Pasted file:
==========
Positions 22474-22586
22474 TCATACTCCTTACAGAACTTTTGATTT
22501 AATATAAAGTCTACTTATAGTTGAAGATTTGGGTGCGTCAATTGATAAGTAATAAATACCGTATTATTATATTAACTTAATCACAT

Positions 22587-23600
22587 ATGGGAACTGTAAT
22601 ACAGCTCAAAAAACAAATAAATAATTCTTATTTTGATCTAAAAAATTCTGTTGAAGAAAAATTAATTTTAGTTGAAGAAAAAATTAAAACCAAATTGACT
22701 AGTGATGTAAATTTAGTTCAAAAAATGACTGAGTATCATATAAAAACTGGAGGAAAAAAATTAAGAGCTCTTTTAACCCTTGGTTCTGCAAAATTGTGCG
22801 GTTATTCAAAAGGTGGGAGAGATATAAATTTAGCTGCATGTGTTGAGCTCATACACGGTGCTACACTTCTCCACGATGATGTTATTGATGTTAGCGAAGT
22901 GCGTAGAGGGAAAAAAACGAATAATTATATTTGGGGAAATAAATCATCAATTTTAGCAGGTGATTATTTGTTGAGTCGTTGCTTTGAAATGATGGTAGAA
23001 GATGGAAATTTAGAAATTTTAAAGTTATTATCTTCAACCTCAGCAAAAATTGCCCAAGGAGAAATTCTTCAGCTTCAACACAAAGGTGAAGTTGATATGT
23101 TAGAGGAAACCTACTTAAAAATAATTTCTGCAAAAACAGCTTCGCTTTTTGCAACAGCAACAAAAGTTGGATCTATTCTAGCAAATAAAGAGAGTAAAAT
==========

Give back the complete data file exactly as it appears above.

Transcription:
Positions 22474-22586
22474 TCATACTCCTTACAGAACTTTTGATTT
22501 AATATAAAGTCTACTTATAGTTGAAGATTTGGGTGCGTCAATTGATAAGTAATAAATACCGTATTATTATATTAACTTAATCACAT

Positions 22587-23600
22587 ATGGGAACTGTAAT
22601 ACAGCTCAAAAAACAAATAAATAATTCTTATTTTGATCTAAAAAATTCTGTTGAAGAAAAATTAATTTTAGTTGAAGAAAAAATTAAAACCAAATTGACT
22701 AGTGATGTAAATTTAGTTCAAAAAATGACTGAGTATCATATAAAAACTGGAGGAAAAAAATTAAGAGCTCTTTTAACCCTTGGTTCTGCAAAATTGTGCG
22801 GTTATTCAAAAGGTGGGAGAGATATAAATTTAGCTGCATGTGTTGAGCTCATACACGGTGCTACACTTCTCCACGATGATGTTATTGATGTTAGCGAAGT
22901 GCGTAGAGGGAAAAAAACGAATAATTATATTTGGGGAAATAAATCATCAATTTTAGCAGGTGATTATTTGTTGAGTCGTTGCTTTGAAATGATGGTAGAA
23001 GATGGAAATTTAGAAATTTTAAAGTTATTATCTTCAACCTCAGCAAAAATTGCCCAAGGAGAAATTCTTCAGCTTCAACACAAAGGTGAAGTTGATATGT
23101 TAGAGGAAACCTACTTAAAAATAATTTCTGCAAAAACAGCTTCGCTTTTTGCAACAGCAACAAAAGTTGGATCTATTCTAGCAAATAAAGAGAGTAAAAT